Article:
JUPITER, Fla. — Bursting with bravado throughout the Mets’ eventful offseason, Brodie Van Wagenen was never shy about his expectations for and belief in his team, talking up the Mets’ chances in 2019 and beyond every chance he got.
“Internally, we would argue that we’re the favorites in the division right now,” Van Wagenen said in December.
“Our goal is to win a championship, and it starts with the division,” he said in January. “So come get us.”
But on Thursday, after Bryce Harper agreed to join the Phillies for 13 years and $330 million to complete a series of winter upgrades for the club, Van Wagenen seemed to take a semantic step back from his previous proclamations, albeit while expressing big-time confidence that the Mets will be contenders this season.
Van Wagenen declined to say, yes or no, whether he still views the Mets as the team to beat in the division.
“I mean, look, we were prepared that all the teams in this division were going to get better and this division was going to be competitive from pitch one of the season,” Van Wagenen said after the Mets’ 3-2 exhibition win over the Cardinals. “And we built this team to try to win out of the gate and win as many games as we can. I expect to be standing at the end.
“I believe that we can beat any team any time, and no player signing is going to change that mindset.”
Any given day, sure. But over the course of 162 games in six months (never mind the playoffs), are the Mets the best team in the division?
“I think I’ve already answered that,” he said.
Whatever Van Wagenen’s feelings, Harper’s decision to stay in the NL East after seven years with the Nationals further complicates the Mets’ path to a division title.
The Mets just want to worry about themselves, though.
“It’s a tough division. It was tough before he was coming back and it’s going to be tougher now,” said Michael Conforto, who, like Harper, is represented by Scott Boras. “I feel like we stack up great. I think our lineup’s long. Our starting pitching is great as it’s been in the past. I think we bolstered the bullpen and we play great defense. We have the potential to compete. We just got to do the right things.”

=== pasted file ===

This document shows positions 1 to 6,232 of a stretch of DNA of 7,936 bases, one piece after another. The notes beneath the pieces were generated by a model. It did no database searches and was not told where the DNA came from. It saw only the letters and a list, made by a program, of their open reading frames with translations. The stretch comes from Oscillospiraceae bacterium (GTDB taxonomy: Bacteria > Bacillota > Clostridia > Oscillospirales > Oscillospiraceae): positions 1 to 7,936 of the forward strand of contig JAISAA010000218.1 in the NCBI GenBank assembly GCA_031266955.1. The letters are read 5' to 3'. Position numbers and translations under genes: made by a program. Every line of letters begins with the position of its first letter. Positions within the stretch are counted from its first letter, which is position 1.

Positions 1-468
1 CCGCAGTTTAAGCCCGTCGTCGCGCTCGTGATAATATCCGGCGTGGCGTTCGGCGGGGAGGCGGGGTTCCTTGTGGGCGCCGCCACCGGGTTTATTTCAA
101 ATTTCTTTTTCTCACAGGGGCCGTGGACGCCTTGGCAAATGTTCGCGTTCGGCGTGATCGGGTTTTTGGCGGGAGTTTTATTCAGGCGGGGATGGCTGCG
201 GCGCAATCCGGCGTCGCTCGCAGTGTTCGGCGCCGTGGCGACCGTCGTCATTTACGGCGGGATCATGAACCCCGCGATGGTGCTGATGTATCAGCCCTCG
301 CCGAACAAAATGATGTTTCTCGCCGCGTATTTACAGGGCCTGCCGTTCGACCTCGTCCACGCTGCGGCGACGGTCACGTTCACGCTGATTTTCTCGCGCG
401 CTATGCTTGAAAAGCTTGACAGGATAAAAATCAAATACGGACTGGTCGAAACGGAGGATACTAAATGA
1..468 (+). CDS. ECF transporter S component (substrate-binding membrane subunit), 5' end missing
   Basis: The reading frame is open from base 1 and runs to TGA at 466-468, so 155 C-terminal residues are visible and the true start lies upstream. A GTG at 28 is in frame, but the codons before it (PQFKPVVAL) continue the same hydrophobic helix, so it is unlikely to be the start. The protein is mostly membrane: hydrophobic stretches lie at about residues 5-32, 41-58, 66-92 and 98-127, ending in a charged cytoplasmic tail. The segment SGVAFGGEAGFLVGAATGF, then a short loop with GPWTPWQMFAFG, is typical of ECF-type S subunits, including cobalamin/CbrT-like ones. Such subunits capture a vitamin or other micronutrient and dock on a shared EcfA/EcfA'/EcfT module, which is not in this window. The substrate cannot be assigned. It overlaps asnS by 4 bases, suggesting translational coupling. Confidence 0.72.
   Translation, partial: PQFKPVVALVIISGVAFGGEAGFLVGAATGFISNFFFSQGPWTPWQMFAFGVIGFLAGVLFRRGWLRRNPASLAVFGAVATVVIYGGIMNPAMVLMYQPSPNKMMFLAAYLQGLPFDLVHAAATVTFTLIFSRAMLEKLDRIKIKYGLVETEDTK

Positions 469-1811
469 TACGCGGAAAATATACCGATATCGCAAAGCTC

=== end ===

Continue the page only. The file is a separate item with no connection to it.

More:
Said manager Mickey Callaway: “We’re worried about the guys we have in our clubhouse. That’s been our approach all offseason. We’re worried about what we feel is going to put the best team out there, and we feel like we accomplished that. I couldn’t be more thrilled with what we have in that clubhouse.”
The Mets were never seriously in on Harper nor infielder Manny Machado nor any other high-end free agent. Asked in January why the Mets opted not to pursue Harper, Van Wagenen and chief operating officer Jeff Wilpon cited a crowded outfield and Yoenis Cespedes’ salary ($29 million in 2019).
“I don’t know how many teams have two $30-million players,” Wilpon said. “I think that’s a bit of the answer. We went into this offseason, Brodie knows exactly where the target is for the payroll.”
Harper will make $25.38 million per year on average. The Phillies have two players, including pitcher Jake Arrieta, around that level.
Throughout Harper’s long free agency, Philadelphia was considered a threat, if not the outright favorite. Phillies owner John Middleton said in November that the team might “be a little bit stupid” with its money this offseason, a critical one as the team transitions from rebuilding to rebuilt.
While they waited for a decision from Harper, the Phillies made several other upgrades: trading for All-Star shortstop Jean Segura and dumping first baseman Carlos Santana, which allows Rhys Hoskins to move back to first; signing rightfielder Andrew McCutchen and late-inning reliever David Robertson, and dealing for J.T. Realmuto, perhaps the best catcher in baseball.
On paper, the NL East looks like a legitimate four-way fight: the souped-up Phillies, the defending champion Braves, the Harper-less Nationals and Van Wagenen’s Mets.
“We’re excited to have a competitive division,” Conforto said. “That’s not the case in every division in this league. It’s going to be a lot of fun this year to go out there and compete every single day.”
The 10 largest contracts in baseball history:
Player, Team Length Year Signed
$330M Bryce Harper, Phillies 13 years 2019
$325M Giancarlo Stanton, Marlins 13 years 2016
$300M Manny Machado, Padres 10 years 2019
$275M Alex Rodriguez, Yankees 10 years 2008
$260M Nolan Arenado, Rockies 8 years 2019
$252M Alex Rodriguez, Rangers 10 years 2001
$248M Miguel Cabrera, Tigers 8 years 2016
$240M (tie) Robinson Cano, Mariners 10 years 2014
Albert Pujols, Angels 10 years 2012
$225M Joey Votto, Reds 10 years 2014
Source: Cot's Baseball Contracts
Breaking down Harper's contract:
No deferred money
Full no-trade provision
$20M signing bonus